#### Reversing an integer

**Intuition**

This is a fairly simple problem, but there are still a few places you can make mistakes.

The core task is to reverse the number. Some languages, such as Python and Ruby have builtin functions or methods that can reverse strings. In other languages you could use a loop, decrementing from the last position in the number, to the first, and inserting those digits into a new number.

This decremented loop seems more like a string operation than an operation on numbers. And Python's `reversed`

only operates on iterables, and numbers aren't iterable, but strings are?

Seems like we might benefit from treating the number as a string, for part of this problem.

**Algorithm**

- Let
`is_negative`

=`True`

if`x`

is a negative number, and make`x`

positive. - Reverse
`x`

as if it was a string. This can either be done with a`reversed`

builtin or method in some languages, or with a loop, as in the following psudocode:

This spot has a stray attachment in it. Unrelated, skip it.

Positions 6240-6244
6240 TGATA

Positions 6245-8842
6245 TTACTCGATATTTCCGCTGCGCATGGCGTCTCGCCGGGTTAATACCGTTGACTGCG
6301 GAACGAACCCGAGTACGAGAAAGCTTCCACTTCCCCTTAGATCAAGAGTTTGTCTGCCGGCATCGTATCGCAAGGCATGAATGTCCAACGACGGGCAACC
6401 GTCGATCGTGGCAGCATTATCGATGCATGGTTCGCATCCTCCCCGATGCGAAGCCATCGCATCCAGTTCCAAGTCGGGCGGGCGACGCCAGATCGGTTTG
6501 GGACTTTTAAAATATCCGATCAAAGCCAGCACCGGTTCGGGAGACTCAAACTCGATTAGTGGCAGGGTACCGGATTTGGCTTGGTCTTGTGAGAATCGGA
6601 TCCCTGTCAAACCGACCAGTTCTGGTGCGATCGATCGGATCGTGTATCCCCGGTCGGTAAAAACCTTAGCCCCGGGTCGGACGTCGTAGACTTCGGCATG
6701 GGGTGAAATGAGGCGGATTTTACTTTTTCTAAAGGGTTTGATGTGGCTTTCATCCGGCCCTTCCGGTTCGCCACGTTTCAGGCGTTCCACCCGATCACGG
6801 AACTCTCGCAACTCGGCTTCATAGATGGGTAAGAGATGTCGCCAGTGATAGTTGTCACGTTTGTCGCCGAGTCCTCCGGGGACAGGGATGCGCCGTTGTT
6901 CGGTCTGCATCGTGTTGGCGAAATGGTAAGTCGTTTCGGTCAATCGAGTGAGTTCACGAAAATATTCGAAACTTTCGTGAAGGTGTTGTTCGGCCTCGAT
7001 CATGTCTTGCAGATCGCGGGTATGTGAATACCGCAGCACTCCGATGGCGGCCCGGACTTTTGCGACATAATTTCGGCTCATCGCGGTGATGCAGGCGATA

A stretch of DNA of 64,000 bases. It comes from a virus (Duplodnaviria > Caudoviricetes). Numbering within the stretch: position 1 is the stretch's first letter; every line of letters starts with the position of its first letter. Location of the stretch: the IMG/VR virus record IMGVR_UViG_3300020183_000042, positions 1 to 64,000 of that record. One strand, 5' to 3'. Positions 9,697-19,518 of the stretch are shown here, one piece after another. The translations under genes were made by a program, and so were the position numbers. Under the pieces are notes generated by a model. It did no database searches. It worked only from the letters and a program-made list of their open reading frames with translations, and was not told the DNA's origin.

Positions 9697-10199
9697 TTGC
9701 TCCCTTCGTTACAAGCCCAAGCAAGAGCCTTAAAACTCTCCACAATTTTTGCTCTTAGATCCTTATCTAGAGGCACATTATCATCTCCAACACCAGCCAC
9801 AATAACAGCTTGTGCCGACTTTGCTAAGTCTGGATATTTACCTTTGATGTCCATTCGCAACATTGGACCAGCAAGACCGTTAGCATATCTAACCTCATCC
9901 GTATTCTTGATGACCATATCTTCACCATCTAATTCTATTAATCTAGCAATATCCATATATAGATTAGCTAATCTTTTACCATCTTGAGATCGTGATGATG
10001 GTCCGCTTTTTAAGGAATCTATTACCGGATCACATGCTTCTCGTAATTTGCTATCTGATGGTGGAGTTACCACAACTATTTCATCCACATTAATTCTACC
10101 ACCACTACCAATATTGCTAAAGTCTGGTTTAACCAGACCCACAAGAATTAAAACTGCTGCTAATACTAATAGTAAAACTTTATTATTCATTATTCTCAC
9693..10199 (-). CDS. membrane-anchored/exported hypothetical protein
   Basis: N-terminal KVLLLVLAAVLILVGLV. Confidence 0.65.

```
buffer = char[x.length]
for (i = x.length, i--, i >= 0) {
buffer[x.length - i] = x[i]
}
x_rev = ''.join(buffer)
```

- Cast
`x_rev`

back to being an`int`

- if
`is_negative`

is True, set`x_rev`

to be negative - if x_rev is within the range of a signed 32bit int, return it. Otherwise, return 0.

**Python3**

```
def reverse(self, x):
pos_limit = 2**31
neg_limit = -2**31 + 1
is_neg = x < 0
x = abs(x)
out = int(''.join(reversed(str(x))))
if is_neg:
out *= -1
if neg_limit <= out <= pos_limit:
return out
else:
return 0
```

**Complexity Analysis**

- Time complexity: we have to look at every digit in the integer, which is O(n), where n is the length of x as a string. We need to allocate a new string of the same length, which is also O(n). All our other logic is O(1). Time complexity is O(n)
- Space complexity is O(n) for the same reason above: the new string allocated is the same length as the input.